Driving Through the Mountains of Uzbekistan

Soviet Chair Lift

Soviet Chair Lift

We left mid morning for the lake, in Tashkent province, about an hour and a half north-east of the capital. The drive was peaceful and from the SUV we watched women sell their morning’s fruit harvest as old men and boys continued harvesting behind them in the fields. We passed through several small towns with large cathedrals, mosques and an abundance of butcher shops (comically called a ‘go-shit’ in Russian).

The protected area includes a lake at the center surrounded by rolling green hills with mountains in the distance. The lake was created when the river, which originates in Kyrgyzstan, was dammed. Thousands of people live in the area selling their harvests or living off the small tourism industry.

On the winding roads through the park we were occasionally surprised as children (average age of about eight) would jump out of the tall grass surrounding the road to wave purple and yellow bouquets of wild flowers at the car. At several large bends in the road women had congregated to sell their goods, and it was at once such bend that we found a young businesswomen selling burnt-sugar peanuts. These were easily the best snack I’ve ever had and she was the best bargainer I’ve ever encountered.

We stopped the car often to jump out and admire the view, which changed so drastically with ever turn in the road that it was almost like a new drive began every few minutes. Finally, after my eyes were so overloaded with beauty and newness that they felt strained, we pulled off the road to an old Soviet-era chairlift that went up the side of a large hill and into the snowy mountains. It was ill maintained but functional, and as we watched for several minutes not one car detached itself and fell to the jagged rocks below.

We went through the cattle wire to the ticket booth and bought a ticket each for about 2USD round trip. The chair lift was set up as a two-seater deal where it was obvious that each seat on the contraption had been replaced or reattached at some point or another. My chair set, for example, had one blue chair with no arm rest and one yellow one with rust discoloration. Under the chair, before one did a quick prayer and sat in the lift, there was painted two sets of footprints, the one on the inside larger than that of the outside. I sat on the outside, as I’m smaller, and when I sat down the chair swung in towards oncoming traffic- aka, those who had made it up and were now death-gripping their chairs on the way down. As the chair lifted off (not so gracefully, I might add) the chair attendant gave a surprised but jolly wave and cheer. The lift took around ten minutes from bottom to top, and as I am writing this I obviously lived through the adventure. At the top a large burley man who smelled of beer and lamb pulled me from the chair so forcefully my feet didn’t touch the ground until he let go well out of striking range of the pendulum-like chair. The attendant and his friend/co-worker/man drinking in the corner laughed at each other when they saw our petrified smiles.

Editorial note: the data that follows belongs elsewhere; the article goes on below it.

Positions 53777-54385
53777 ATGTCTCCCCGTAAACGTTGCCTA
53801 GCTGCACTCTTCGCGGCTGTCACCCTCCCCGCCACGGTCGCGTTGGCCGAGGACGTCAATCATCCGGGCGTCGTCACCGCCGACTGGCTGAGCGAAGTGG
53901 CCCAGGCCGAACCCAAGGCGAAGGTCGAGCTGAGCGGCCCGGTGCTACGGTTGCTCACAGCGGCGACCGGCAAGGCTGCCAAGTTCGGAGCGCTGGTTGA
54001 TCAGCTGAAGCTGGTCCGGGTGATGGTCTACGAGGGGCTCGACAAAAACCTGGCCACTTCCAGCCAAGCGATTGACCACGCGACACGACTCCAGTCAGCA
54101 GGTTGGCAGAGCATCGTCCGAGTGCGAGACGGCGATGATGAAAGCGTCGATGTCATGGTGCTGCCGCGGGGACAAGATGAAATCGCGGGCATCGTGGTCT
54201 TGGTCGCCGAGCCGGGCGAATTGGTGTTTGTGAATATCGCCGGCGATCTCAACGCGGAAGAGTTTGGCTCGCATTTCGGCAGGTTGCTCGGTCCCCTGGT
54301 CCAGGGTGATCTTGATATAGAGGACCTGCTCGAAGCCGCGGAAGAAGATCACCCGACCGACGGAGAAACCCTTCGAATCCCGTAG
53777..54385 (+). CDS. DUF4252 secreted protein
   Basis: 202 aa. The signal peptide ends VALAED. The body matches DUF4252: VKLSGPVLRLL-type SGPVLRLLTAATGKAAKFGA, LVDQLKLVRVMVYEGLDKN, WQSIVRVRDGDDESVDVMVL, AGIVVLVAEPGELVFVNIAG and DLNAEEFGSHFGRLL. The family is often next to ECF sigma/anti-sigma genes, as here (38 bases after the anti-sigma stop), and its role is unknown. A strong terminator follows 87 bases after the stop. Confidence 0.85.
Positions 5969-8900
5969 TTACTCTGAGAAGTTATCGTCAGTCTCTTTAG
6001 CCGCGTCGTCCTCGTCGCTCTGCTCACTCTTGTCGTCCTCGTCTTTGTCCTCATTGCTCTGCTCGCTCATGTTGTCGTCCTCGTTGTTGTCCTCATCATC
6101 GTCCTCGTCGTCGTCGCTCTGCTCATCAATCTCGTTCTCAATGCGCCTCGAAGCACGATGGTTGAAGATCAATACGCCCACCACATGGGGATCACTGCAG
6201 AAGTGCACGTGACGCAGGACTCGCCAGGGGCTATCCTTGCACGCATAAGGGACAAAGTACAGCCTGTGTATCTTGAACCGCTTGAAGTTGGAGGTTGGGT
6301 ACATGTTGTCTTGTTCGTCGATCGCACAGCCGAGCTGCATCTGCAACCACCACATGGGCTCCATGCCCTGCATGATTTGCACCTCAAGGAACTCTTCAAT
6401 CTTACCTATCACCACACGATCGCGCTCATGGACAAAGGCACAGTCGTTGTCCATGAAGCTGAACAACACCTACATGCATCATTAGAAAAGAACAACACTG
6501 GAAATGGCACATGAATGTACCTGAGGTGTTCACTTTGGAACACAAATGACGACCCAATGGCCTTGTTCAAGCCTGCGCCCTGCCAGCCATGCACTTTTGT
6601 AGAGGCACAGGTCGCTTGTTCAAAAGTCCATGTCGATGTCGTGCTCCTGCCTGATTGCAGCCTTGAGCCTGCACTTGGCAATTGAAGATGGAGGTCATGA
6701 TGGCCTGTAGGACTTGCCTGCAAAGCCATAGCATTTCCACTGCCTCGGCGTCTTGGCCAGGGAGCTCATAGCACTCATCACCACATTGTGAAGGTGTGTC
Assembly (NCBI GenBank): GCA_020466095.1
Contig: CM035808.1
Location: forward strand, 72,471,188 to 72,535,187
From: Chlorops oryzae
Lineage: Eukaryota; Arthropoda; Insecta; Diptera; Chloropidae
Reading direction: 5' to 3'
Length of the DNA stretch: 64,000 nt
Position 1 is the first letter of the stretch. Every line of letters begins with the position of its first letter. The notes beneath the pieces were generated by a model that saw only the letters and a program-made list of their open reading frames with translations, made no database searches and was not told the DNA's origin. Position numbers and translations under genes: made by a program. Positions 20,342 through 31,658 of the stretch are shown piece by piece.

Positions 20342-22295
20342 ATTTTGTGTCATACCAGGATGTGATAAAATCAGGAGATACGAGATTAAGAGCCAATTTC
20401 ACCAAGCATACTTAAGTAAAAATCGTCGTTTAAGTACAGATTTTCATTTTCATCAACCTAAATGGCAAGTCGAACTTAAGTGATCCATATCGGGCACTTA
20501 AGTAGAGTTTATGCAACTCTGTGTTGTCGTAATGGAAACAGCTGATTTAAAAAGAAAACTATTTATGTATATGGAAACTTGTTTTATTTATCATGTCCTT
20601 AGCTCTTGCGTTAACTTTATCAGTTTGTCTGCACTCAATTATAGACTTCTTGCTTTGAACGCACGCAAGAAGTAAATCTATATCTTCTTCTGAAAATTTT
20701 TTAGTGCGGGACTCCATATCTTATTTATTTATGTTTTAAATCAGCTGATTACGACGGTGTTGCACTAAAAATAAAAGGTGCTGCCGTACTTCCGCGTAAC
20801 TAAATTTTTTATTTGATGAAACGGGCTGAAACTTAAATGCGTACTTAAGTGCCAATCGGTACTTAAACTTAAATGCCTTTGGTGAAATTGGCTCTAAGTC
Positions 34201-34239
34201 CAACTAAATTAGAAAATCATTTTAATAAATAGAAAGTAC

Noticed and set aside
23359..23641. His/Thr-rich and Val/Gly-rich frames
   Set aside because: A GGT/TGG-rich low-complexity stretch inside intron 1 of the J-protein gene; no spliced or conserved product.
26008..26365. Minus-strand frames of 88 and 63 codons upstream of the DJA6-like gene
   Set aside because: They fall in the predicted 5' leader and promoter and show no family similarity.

The summit was beautiful and well worth the harrowing ride. Within seconds of summiting it began to snow and I donned my fleece and scarf. Previous pilgrims who had survived the Soviet chair lift had ripped pieces of fabric from their shirts and, with a prayer of thanks, tied the fabric to the fence at the summit. I felt compelled to do likewise but decided not to tempt fate- I’d tie on a thank-you at the base once I’d made it safely back down. Mama didn’t raise no fool!

After a tour of the summit we descended (much less terrifying) and drove down the hill a ways. From the summit we had seen a plane which, from our vantage point, looked to have crashed nearby. We drove down a bumpy dirt road to find the plane, which turned out to be an Aeroflot (I’ve always felt they were an unsafe fleet) plane surrounded by weeds and trees but guarded by a house and warehouse nearby. I still have no idea what the plane was there for, or, more puzzlingly, how it arrived in that position. It sure did not land there, and it could not have driven down the bumpy road.

We then drove to the lake where we walked down and stuck a toe or finger each into the icy water. We discovered a floating rock, which I stabbed with my knife to discover was actually a floating piece of filthy bread. We drove around the lake and stopped again at a high point before the dam, overlooking the entire lake and beyond. We climbed up into the rocks and gazed out at the truly beautiful green hills, jagged mountains and herds of goats, cheep, donkey and cows.

Driving now above the dam we stopped at a small café called the Golden Deer in Russian. We parked and sat in a local-style booth. No sooner had we sat down than every man, woman and child in the restaurant and outdoor café ran into the street to watch two young men drag race their cars up and down the strip of curved road where everyone had parked their cars. The boys peeled out, gained speed then slammed on the brake and e-braked as they threw the wheel into a firm 180. The crowd cheered them on while we sat in our outdoor booth wondering if they would smash into our car. This went on for half an hour. Meanwhile, we had ordered two Big Macs, which were on the menu in Cyrillic. How they heard of a Big Mac out there is beyond me. It was a double-decker hamburger with mayo. Copyright laws need not apply. This was also the site of several scenes which caused me to utter sentences that should not be said aloud, including, “That man is combing his stomach hair” and “Now he is playing with his mullet.”

Back in the car we drove around the dam (surrounded by guards) before heading back to the capital. It had been an adventurous, harrowing, peaceful and puzzling trip into the Tashkent countryside.

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